In a special atmosphere of cheerful orderliness, calmness and purposeful work there is a vibrant community of children, where there is not only a place for individual learning but also the opportunity for the child to learn to interact socially in many ways. A balance of the individual needs of one with the necessity for order and harmony within the group.
The curriculum offered to children is not only integrated within but is so broad and diverse it develops all qualities of the child.d he needs of many.
Montessori developed a conceptual curriculum framework allowing teachers to provide the child with relevant integrated studies covering a large range of learning disciplines.
The Didactic Apparatus
The materials that Montessori developed and designed are divided into three main categories.
Specially designed activities give the child an understanding of the environment and how it works. They obtain skills for everyday living such as pouring water, doing up buttons, undoing lids.
This useful work is satisfying and develops confidence and independence. It also improves manual dexterity and control of movement.
The Sensorial Materials
The use the child’s power of observation to sharpen his senses and thus understands the world around him. Each of the sensorial material isolates one quality, such as color, weight, shape and texture, size and sound, smell etc.
The material helps the child to distinguish, categorize and relate new information to what they already know. These exercises are a preparation for academic learning. For example the skill of being able to listen carefully will help the child hear the subtle differences in the sounds of the letters.
The Academic Materials
The child begins to be interested in drawing the shapes of the letters as they are learning the phonetic alphabet. They trace letters with their fingers over the sandpaper so they can hear the sound and feel the shape of the letter. The child begins using the moveable alphabet and words fall into place, they begin to read and gradually through sequenced exercises language becomes a joy.
The basic concepts of mathematics are introduced by using concrete materials slightly woven through the design are subliminal concepts to build upon in later lesson of math’s. Shape and weight often teaches such concepts as the square of or a formula that through the sense of touch and this will be referred to subconsciously when the subject is later extended.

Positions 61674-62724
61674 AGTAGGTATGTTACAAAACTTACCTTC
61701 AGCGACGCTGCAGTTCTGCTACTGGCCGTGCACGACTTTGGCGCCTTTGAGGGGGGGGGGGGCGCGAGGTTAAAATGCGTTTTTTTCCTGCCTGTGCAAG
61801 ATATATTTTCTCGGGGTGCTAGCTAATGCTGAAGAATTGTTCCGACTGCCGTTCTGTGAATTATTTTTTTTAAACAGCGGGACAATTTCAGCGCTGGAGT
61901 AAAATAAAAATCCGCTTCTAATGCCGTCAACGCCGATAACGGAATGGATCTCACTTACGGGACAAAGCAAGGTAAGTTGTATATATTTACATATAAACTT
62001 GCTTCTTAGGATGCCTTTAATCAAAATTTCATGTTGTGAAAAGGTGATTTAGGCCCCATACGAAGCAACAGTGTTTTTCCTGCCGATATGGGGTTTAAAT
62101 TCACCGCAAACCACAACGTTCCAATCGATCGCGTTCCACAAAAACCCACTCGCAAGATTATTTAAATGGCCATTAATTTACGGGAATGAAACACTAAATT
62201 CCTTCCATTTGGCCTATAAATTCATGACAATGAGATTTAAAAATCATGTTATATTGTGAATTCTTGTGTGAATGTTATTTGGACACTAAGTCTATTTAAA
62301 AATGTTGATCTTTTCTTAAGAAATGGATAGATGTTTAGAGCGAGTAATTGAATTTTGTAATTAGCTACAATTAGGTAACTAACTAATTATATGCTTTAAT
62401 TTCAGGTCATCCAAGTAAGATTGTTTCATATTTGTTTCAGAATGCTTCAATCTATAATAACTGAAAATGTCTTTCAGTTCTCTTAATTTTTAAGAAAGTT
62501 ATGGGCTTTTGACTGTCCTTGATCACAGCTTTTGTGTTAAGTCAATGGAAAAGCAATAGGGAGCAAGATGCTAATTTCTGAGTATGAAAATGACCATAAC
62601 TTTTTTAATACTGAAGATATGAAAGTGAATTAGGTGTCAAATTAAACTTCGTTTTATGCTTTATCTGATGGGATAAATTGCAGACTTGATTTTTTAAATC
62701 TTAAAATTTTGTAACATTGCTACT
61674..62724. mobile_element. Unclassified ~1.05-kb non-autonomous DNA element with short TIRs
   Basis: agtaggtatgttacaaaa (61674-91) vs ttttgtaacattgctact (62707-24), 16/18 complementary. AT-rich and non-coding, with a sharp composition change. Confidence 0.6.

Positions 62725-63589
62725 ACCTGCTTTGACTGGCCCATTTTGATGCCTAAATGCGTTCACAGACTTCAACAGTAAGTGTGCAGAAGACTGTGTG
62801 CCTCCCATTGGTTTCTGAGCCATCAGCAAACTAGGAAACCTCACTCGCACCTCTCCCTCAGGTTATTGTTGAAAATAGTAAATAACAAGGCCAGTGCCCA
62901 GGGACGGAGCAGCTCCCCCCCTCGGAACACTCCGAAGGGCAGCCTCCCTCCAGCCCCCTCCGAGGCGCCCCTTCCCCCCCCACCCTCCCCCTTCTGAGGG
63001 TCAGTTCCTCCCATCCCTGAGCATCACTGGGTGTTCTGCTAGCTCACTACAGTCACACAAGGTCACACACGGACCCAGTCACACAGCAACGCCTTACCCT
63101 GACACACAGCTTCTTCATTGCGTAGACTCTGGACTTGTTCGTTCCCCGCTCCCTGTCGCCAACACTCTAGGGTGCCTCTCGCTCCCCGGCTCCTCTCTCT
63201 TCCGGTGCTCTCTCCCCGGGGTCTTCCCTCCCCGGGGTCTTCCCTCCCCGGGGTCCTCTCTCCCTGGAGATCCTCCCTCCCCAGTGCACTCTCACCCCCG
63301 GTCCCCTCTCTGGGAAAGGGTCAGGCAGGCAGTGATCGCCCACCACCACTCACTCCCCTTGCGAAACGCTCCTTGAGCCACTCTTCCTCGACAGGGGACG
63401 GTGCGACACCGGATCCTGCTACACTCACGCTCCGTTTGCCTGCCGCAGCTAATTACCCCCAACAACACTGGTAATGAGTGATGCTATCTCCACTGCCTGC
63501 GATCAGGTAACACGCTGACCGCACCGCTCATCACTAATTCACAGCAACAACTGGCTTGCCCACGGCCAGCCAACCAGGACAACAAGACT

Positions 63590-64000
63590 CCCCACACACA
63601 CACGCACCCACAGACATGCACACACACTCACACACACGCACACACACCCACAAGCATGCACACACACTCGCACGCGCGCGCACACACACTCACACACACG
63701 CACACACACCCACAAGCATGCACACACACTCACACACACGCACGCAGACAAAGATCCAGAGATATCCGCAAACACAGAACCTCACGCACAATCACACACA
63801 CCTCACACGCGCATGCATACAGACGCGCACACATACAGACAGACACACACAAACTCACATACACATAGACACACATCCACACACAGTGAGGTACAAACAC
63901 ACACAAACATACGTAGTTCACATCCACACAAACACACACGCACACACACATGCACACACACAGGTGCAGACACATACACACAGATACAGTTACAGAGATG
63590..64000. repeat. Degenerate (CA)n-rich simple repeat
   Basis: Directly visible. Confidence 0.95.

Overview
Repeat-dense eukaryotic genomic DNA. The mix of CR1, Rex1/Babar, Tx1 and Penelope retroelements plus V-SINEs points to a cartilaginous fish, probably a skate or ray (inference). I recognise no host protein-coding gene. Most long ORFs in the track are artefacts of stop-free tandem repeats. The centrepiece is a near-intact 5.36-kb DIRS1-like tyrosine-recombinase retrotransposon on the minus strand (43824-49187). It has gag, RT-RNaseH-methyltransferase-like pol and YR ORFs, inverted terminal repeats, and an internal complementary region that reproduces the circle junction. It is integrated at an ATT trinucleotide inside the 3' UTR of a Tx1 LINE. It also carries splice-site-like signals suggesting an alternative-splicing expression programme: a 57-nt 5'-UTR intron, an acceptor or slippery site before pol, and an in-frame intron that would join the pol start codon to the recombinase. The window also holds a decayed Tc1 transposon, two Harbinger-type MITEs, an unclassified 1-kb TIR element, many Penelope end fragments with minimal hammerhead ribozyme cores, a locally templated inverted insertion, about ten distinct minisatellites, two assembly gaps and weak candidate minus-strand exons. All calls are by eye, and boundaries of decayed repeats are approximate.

The Prepared Environment
The prepared environment is an environment physically and psychologically designed to meet the needs of the child. The room is scaled to the age of the children allowing them independence of movement and the ability to be masters of their own environment. The freedom to move, practice skills and work with others, albeit within a framework of appropriate social behavior, develops self-esteem and discipline. Learning is stimulated by an inner need and carries for the child it’s own motivations and rewards, developing orderly work habits and the development of qualities such as confidence and concentration and attention.
The Montessori classroom aims to provide children with specially designed materials and resources, which are suited to their needs at each stage of development. Montessori believed that children learnt best by being taught concepts in a concrete form until the children begin to transition into abstract thinking. This is particularly successful in areas such as mathematics and produces wonderful outcomes.
In their design and use the materials provide opportunity for the child to work on tasks for extended lengths of time, thus supporting the development of concentration. The materials are designed to attract the child and stimulate activity. They encourage the child to follow a sequence of difficulty thus providing continuing challenge.
Significant features of the materials are that they isolate a quality and allow for the possibility of handling, repetition, exactness, correlation and the acquisition of precise vocabulary. Most importantly the early equipment is self correcting. As the child manipulates the materials the “control of error” helps children gauge their performance. The methodology promotes a love of learning which stays with the child a lifetime with care.